“We’re building a plane with a bunch of cardboard and tape,” explains soon-to-be fifth grader Azad Earl. He and about 69 other students are wrapping up a week of aviation camp at Fernbank. Students are applying what they’ve learned by making a plane out of junk and trying to make it fly. Azad’s group has already mapped out a plan.

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Education
8:35 am
Thu June 19, 2014

Study Finds U.S. Students Don't Match Up Regardless of Background

Credit Martha Dalton/WABE News

U.S. schools have long struggled to effectively educate low-income students.  But a recent Harvard study found compared with other industrialized countries, the U.S. doesn’t educate higher-income students that well either.

The study looked at 15-year-olds in families where at least one parent has a college degree or higher. Just 43% of those U.S. students scored at a proficient math level.

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Education
8:35 am
Wed June 18, 2014

Democratic Superintendent Candidates Garner Endorsements

Valarie Wilson (left) and state Rep. Alisha Thomas Morgan, D-Austell, will face off in the Democratic runoff for state schools superintendent.

Next month, four candidates will participate in a runoff election for state schools superintendent. Two Democrats and two Republicans will vie for their party’s nomination. But before voters head to the polls, Democratic candidates Alisha Thomas Morgan and Valarie Wilson are racking up endorsements.

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Education
4:44 pm
Mon June 16, 2014

New Tests Will Affect Teacher Evaluations

Students' growth on the Georgia Milestones assessment will be part of teachers' yearly evaluations.
Credit Martha Dalton/WABE News

Public school students will be held to higher standards next year under the Georgia Milestones assessments. But teachers will also receive a score based on the test results.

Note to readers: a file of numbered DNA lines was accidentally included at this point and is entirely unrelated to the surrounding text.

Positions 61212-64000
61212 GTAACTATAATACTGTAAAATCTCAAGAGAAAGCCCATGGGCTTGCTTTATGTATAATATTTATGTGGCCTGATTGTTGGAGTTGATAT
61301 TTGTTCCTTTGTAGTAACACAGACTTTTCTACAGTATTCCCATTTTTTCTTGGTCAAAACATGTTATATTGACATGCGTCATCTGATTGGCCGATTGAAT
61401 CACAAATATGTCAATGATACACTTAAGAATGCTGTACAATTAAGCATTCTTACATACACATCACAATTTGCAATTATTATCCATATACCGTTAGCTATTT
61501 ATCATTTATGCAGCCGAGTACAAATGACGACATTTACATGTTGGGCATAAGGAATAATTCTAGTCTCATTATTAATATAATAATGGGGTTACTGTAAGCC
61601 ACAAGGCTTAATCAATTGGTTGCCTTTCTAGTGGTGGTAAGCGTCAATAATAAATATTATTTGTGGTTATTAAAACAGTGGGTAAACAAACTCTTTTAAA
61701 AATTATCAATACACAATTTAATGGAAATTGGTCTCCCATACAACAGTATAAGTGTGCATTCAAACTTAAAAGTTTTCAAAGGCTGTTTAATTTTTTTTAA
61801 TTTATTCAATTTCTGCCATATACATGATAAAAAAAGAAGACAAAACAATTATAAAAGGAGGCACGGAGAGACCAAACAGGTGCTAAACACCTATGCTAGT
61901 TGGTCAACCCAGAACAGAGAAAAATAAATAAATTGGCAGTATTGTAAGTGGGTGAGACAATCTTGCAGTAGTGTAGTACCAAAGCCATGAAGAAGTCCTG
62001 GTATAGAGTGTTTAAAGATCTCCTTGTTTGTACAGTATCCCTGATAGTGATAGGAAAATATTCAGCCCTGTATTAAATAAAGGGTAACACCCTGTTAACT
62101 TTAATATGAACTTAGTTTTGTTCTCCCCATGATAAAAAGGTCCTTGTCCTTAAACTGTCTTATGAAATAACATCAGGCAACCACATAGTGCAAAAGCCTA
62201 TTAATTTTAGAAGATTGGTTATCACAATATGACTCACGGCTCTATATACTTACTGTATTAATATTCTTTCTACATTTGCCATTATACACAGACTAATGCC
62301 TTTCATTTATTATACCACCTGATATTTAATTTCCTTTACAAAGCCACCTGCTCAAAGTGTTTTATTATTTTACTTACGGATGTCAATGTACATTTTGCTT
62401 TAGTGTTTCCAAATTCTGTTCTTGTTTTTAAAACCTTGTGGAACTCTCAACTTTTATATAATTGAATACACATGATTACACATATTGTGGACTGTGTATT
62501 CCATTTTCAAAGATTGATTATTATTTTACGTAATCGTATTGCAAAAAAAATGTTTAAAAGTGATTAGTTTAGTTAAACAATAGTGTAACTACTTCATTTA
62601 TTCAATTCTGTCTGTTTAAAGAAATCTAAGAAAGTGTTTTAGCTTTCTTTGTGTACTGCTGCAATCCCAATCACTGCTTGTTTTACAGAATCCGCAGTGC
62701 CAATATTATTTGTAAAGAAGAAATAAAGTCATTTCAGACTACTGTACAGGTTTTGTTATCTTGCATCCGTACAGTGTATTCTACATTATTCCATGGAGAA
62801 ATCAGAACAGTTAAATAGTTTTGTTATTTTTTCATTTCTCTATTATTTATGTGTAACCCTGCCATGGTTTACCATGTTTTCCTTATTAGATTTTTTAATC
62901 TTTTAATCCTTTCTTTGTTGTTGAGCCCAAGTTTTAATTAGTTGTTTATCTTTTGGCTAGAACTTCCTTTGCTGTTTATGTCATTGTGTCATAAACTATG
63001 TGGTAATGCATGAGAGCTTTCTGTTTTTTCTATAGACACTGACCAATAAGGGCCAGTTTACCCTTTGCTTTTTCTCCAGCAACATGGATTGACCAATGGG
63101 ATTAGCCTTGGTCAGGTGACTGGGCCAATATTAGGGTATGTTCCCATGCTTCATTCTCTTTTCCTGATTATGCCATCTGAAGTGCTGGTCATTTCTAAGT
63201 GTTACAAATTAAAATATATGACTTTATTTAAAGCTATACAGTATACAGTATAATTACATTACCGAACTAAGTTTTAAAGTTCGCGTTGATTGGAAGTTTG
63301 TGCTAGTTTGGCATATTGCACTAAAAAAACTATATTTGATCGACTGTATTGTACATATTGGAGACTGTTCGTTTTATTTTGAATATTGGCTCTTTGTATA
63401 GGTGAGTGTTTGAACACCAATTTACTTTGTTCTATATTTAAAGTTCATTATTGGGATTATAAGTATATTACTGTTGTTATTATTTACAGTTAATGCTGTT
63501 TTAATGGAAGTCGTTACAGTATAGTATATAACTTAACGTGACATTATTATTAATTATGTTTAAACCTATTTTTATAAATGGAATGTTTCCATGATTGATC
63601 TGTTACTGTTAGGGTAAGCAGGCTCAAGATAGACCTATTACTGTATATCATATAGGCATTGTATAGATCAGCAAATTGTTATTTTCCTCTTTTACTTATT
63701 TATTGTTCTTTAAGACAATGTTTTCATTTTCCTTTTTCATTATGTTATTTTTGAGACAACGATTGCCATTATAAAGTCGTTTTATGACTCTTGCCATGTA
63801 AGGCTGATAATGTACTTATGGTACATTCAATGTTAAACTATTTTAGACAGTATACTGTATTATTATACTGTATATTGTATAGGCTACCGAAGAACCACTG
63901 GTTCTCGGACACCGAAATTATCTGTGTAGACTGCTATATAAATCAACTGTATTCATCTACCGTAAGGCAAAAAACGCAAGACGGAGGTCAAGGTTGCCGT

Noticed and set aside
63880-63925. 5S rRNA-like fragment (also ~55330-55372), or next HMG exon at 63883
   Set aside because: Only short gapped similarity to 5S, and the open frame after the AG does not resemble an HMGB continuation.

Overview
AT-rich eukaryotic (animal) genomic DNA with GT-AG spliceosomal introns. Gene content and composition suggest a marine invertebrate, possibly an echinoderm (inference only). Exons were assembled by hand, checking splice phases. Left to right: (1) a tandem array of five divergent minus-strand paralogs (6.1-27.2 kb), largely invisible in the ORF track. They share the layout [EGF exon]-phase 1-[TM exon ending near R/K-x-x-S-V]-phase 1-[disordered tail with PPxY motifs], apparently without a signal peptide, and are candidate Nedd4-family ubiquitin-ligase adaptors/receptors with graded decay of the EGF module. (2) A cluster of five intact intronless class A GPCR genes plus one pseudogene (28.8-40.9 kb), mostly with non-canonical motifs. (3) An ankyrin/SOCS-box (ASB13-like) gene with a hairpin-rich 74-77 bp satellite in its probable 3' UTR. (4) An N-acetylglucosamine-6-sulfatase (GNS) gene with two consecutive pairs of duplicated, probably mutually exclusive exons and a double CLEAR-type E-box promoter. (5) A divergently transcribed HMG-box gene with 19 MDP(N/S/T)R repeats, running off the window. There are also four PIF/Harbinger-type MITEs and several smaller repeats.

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Education
4:20 pm
Fri June 13, 2014

Georgia Milestones to Chart New Course

Credit Martha Dalton/WABE News

Georgia students said “Goodbye” to a set of state tests this year. But the new exams they’ll take instead will be tougher.

Students in grades 3-8 won’t take the Criterion-Referenced Competency Test anymore. High school students won’t take end-of-course tests. Instead, they will all take a test series called Georgia Milestones. State testing director Melissa Fincher says the new exams won’t be strictly multiple-choice.

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Education
4:38 pm
Thu June 12, 2014

State Releases CRCT Results

State Schools Superintendent John Barge.
Credit Martha Dalton/WABE News

State officials Thursday released results of the Criterion-Referenced Competency Tests for third through eighth graders.

Students can score in one of three categories on the CRCT: “meets standards," “exceeds” them, or “does not meet." State Schools Superintendent John Barge said there are several ways to look at the data. For example, Barge said, comparing one group of students to itself can show you whether that group is progressing.

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Local
5:35 pm
Tue June 10, 2014

Georgia Sees Surge in Unaccompanied Minors

Credit Martha Dalton/WABE News

There’s been a recent surge in unaccompanied minors coming to the U.S. from Central America. Many of those children end up in Texas and Arizona, but Georgia has also seen a spike in numbers.  

Jessica Daman is a staff attorney with Atlanta’s Latin American Association. Two years ago, about 25% of her cases involved unaccompanied minors. Now, she says, it’s the majority of what she does.

Daman is just one of three Atlanta-area attorneys that handle such cases. She says that means a lot of kids go without legal representation.